DAYTON, Ohio—Maranatha Worship Centre founder and pastor Bishop Truman Martin says, yes, it has been a trying week for Dayton residents.
- Dayton endured devastating Tornados in May and a deadly shooting last week
- At various congregations the message was one of peace, forgiveness and hope
- Sense of community is helping people move forward
Most remain distressed, despondent and confused—but his message is one of peace and hope over despair.
Pastor Martin says our creator gives us his grace in moments like this.
“We can sense God's power, that it's something on the inside of us that rises up to the challenge to bring hope to people in the midst of despair, that God is able to bring light out of darkness, and life out of death,” said Martin.
Across town at St. George's Episcopal Church, nine names were read, each victims of the mass shooting in the popular Oregon District.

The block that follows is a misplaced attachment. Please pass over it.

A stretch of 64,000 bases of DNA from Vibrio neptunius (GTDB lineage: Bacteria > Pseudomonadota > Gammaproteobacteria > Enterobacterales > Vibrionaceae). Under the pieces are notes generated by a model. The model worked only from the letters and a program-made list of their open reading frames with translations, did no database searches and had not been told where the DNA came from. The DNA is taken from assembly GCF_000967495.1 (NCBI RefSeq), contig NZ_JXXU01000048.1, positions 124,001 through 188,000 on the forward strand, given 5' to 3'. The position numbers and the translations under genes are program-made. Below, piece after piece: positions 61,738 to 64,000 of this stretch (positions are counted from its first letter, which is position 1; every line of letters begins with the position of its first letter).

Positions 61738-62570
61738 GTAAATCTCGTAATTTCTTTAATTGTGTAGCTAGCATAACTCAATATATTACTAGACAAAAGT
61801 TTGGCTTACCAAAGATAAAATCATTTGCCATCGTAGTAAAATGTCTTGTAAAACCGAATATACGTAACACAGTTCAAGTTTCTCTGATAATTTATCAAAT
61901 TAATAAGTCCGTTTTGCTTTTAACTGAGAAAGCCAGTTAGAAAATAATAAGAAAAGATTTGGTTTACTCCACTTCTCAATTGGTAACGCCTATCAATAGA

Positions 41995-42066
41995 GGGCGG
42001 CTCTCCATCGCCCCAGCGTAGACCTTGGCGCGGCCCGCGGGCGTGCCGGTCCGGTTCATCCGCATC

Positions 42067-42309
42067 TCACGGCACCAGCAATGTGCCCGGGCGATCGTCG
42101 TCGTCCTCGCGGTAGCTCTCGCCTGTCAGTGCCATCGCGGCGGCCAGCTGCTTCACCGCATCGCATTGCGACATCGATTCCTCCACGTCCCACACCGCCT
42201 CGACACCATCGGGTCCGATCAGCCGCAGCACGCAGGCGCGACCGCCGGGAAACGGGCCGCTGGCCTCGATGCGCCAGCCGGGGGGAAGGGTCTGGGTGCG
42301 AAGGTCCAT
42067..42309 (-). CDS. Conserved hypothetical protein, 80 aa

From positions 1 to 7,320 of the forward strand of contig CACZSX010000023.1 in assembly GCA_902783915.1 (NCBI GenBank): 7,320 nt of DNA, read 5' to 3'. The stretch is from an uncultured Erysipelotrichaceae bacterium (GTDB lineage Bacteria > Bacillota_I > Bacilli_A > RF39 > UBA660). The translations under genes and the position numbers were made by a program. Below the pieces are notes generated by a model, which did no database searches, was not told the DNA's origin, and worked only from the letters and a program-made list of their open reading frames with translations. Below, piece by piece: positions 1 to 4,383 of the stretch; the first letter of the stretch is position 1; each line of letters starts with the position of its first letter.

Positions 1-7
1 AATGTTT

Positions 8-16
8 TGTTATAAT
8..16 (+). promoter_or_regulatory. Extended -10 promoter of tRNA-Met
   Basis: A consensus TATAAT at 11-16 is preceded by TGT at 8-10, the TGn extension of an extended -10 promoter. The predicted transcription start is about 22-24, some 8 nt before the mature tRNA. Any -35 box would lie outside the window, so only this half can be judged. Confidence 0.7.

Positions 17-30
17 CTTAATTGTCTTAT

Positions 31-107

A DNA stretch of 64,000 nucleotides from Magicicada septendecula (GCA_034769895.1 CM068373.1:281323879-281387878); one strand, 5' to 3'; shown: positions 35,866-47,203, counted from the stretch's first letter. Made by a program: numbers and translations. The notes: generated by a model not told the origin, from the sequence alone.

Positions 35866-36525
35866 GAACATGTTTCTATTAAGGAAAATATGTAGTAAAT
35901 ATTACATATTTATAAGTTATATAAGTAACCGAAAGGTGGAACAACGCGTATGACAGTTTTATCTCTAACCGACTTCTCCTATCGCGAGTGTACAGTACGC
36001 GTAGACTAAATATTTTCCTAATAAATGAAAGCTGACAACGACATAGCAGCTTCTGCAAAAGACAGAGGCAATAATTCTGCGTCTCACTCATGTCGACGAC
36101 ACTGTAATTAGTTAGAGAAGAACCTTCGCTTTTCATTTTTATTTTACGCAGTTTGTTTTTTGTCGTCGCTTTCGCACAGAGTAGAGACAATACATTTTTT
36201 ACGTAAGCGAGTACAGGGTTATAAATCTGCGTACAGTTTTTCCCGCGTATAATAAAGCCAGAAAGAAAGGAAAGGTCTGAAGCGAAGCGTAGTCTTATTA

Although the church is eight miles away from that tragic scene, it's still very connected to many communities in the Miami Valley.
Reverend Benjamin Phillips says what we do and say in this life does matter.
“We may look to the world to come, but that doesn't mean we're off the hook for ignoring this one. We are accountable in this life, and what we do and say carries weight with how we treat one another and the hate, the anger, the violence that inevitably comes about in this life,” said Phillips.
Although Dayton has been knocked down in recent months with the rash of devastating tornados in May and last week's mass shooting—its residents continue to be resilient.
“We are coming together, unified in the faith. We stand alone with prayer, we stand on the word of God. And we're just grateful and thankful that we have a community that is loved in that kind of degree,” said Trotwood resident John Pope.
And while the healing process may take some time, it’s the sense of community across the Miami Valley that gives people hope moving forward.
“To love one another, to care for one another, that's what community is all about,” said Phillips.